is possible that the answer to this question may also depend on the
    model of the camera, but I hope not.

    I want to yank out the unadulterated green pixel data from my Panasonic
    RAW files before it gets contaminated with any of that fuzzy, sparsely
    sampled red or blue pixel data. Some day I will want to do that for my
    Olympus RAW files as well. Any advice on how to do this would be
    Paul Ciszek, Jun 3, 2013
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  2. Adobe published the full spec for their DNG file format. They also have
    free converters available that will convert Panasonic and Olympus raw
    formats to DNG. That would just leave it up to you to read the spec and
    extract just the green channel data. Definitely doable.
    Mark Storkamp, Jun 3, 2013
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  3. Paul Ciszek

    Guest Guest

    yes. that's what raw means.
    no, unless you use something like s-raw, which is a resized and a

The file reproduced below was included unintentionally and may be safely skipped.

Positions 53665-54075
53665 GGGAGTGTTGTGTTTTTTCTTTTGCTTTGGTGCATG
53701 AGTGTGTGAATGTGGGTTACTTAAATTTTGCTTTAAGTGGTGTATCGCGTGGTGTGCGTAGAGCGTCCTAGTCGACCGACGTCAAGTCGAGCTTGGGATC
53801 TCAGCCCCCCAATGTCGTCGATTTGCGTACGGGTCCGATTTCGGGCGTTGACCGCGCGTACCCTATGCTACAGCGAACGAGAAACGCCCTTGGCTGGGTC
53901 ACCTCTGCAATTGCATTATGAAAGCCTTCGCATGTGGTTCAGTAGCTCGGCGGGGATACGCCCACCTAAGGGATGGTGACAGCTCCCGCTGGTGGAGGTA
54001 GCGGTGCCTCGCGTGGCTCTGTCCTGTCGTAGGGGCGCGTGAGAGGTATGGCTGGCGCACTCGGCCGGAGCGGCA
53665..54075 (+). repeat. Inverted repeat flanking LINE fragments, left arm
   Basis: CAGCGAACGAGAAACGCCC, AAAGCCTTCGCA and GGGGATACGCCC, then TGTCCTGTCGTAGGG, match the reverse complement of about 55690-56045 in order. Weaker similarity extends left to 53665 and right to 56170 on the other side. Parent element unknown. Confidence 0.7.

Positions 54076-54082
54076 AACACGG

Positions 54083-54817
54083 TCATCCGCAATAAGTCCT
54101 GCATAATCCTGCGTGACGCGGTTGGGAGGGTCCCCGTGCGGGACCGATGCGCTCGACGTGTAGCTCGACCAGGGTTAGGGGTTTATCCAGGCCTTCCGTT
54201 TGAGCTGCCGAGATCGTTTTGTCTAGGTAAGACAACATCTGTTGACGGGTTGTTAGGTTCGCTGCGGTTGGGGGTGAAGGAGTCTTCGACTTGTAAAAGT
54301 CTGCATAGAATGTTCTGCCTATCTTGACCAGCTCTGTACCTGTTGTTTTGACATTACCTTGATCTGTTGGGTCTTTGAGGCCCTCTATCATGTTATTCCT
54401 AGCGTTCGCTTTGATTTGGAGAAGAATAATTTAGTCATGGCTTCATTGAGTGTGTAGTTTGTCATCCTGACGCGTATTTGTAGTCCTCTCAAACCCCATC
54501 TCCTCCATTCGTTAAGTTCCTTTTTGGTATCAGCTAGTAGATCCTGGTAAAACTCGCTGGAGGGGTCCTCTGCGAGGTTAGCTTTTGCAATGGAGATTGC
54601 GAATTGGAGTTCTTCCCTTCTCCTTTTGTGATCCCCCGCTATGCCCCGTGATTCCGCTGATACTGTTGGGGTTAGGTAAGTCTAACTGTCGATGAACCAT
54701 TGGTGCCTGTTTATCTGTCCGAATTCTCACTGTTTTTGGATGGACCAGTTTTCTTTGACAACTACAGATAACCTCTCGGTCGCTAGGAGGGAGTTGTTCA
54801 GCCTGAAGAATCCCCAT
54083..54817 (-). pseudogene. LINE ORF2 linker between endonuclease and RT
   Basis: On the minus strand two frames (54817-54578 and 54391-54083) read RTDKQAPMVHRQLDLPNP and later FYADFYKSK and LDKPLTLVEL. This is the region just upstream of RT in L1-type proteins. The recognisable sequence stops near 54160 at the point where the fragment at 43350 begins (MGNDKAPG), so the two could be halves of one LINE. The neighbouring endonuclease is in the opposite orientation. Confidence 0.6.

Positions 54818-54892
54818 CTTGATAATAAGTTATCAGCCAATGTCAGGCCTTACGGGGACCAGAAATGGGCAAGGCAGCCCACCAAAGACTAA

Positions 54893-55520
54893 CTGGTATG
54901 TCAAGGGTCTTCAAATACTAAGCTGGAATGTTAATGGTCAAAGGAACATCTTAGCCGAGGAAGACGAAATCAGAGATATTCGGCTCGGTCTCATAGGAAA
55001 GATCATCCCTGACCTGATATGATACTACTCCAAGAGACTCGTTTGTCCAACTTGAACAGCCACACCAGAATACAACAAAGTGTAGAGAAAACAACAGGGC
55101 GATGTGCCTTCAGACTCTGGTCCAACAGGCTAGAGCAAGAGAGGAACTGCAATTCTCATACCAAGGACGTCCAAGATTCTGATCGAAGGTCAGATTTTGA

smaller raw file but it's not really raw.
    it's not faked.
    it doesn't depend on the camera. typically a 9 pixel grid is used for
    any given pixel. some converters use a 25 pixel grid for better
    results. it could even be bigger but it quickly becomes a lot more work
    for very little benefit.
    dcraw can output the raw pixels, about the only thing it's useful for.
    Guest, Jun 3, 2013
  4. Paul Ciszek

    Martin Brown Guest

    I doubt if it will give you any more resolution than simply asking the
    reconstruction filter to generate a monochrome image from the raw file.

    It would be a different matter if you had been using an H-alpha filter
    and imaged the thing entirely in pure red light. Then there are some
    issues that have to be addressed with the logic of demosaicing.
    Generally yes, but there may be tweaks for known hot or dead pixels.